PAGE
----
Framework for managing a BI architecture using an Oracle environment

For those who work with BI (Business Intelligence) and with Oracle environment and would like to know most of the objects that are inside your Data Stage and Data Warehouse.

Although we used this modeling for the BI team, this analysis can also be useful for DBA’s or any other team that manages a database.

Obviously, this process can be improved and even add more details, as for example, we can see more easily what the dependencies between objects are (Package and Procedure, Procedure and Procedure, Procedure and Table, etc.). We haven’t created that vision yet, but it would be very useful when we have it.

The DW data modeling that I will show in this post, was created by a BI team in which I developed, and has data that is within the core of Oracle itself, and also some external data (CSV files that come from SharePoint). But I’m not going to talk about what data was stored in Sharepoint or the type of data, because it depends on each company. The entire logical and physical model was developed using Oracle’s Data Modeler software.

In the modeling we have the dimensions and facts we created to analyze the creations we made in BI and to be able to analyze several metrics that we can use use in this model, such as:

· How many tables were created in the database, also which table belongs to the owner
· How many owners were created in the database
· What is the disk size of the objects
· How many data is empty (we use -1 for that situation), we use a function for that
· How many data that it has at the source but in other tables don’t (we use -2 for that situation), we also use a function for that
· How many columns we have, which type they are
· How many job schedules we have
· How many jobs is executing at the same time as other job, which can be a problem
· The logs that were executed for every procedure and package, so we can see how many success we have, how many errors, how many procedures for each system or owner, etc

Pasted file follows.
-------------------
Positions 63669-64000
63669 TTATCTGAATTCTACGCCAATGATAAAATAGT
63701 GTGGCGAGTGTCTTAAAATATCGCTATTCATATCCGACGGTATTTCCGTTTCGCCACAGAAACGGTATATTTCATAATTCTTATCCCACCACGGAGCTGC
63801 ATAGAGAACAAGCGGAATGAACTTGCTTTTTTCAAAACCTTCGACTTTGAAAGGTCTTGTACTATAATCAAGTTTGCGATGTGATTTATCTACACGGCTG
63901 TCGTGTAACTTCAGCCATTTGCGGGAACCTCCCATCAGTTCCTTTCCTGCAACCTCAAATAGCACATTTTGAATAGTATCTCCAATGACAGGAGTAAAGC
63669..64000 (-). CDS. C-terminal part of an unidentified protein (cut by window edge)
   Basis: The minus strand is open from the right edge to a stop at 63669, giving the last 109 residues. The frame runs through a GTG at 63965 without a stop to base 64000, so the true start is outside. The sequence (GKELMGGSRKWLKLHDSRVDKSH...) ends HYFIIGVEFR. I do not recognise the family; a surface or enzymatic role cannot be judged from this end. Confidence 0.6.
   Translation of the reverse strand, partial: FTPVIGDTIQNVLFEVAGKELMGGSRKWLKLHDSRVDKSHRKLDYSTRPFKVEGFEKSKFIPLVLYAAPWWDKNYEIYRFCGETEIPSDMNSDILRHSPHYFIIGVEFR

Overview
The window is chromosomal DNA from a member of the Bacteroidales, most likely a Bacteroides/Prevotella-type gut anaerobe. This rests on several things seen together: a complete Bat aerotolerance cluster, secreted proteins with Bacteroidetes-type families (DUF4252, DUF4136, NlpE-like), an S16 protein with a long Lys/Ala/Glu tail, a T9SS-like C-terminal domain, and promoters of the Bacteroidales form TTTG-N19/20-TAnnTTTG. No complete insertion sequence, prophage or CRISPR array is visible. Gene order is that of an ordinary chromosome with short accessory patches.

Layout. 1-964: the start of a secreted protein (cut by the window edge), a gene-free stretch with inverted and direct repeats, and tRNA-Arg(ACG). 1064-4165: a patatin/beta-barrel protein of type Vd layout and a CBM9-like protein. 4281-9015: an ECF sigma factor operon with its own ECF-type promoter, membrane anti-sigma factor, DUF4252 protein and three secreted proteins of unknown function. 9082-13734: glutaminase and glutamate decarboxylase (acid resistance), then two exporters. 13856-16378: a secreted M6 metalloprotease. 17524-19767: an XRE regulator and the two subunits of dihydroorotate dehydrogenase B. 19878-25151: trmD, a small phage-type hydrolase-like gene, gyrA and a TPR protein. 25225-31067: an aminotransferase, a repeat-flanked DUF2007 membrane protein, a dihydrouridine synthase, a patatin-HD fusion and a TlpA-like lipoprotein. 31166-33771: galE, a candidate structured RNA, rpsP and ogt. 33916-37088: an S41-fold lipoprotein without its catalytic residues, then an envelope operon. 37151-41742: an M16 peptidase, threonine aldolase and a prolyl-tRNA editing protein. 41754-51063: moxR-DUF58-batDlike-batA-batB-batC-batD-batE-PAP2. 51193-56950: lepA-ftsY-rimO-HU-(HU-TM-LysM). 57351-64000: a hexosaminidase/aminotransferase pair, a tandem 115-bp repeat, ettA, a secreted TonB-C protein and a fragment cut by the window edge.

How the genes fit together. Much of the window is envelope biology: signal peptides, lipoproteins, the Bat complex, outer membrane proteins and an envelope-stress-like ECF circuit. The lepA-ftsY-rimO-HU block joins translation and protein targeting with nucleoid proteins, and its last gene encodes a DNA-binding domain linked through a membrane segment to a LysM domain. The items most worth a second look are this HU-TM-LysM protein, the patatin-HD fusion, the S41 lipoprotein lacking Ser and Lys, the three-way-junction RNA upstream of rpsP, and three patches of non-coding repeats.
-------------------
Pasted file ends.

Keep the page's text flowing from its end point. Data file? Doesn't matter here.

· How many functions were created in the database
· How many tables doesn’t have index
· And several other useful metrics for the BI team to manage and make a decision based on those data

So we can see the data warehouse data model as an imagem below:

In this diagram, all created dimension tables are started as “D_” and all fact tables are started as “F_”.

Since the diagram was developed for the Portuguese language, we can find two tables called D_DATA which is a date dimension, so it can be called D_DATE, and D_FERIADOS is a holidays dimension and can be called D_HOLIDAYS.

Two standard columns are added to all tables, “LINDATA” and “LINORIGEM”, the “LINDATA” column is the date the record was loaded into the table and the “LINORIGEM” column is the source that the data was loaded.

The tables “D_BI_ENVIRONMENTS” and “D_BI_SYSTEMS”, are tables that are not in the core of Oracle as I had mentioned previously, and are data that come from Sharepoint through CSV file (I already made a post showing how to perform this process). The rest of the dimensions and facts are data that come from Oracle itself.

For this diagram we have the DDL available, the logical and physical model that was developed in Oracle’s Data Modeler and the scripts generated in SQL language.

So, the scripts for this post can be found on my Github (@guimatheus92).

Mechanical Engineer Business Intelligence developer, passionate about technology, I have knowledge and experience to create a BI architecture and much more 📚.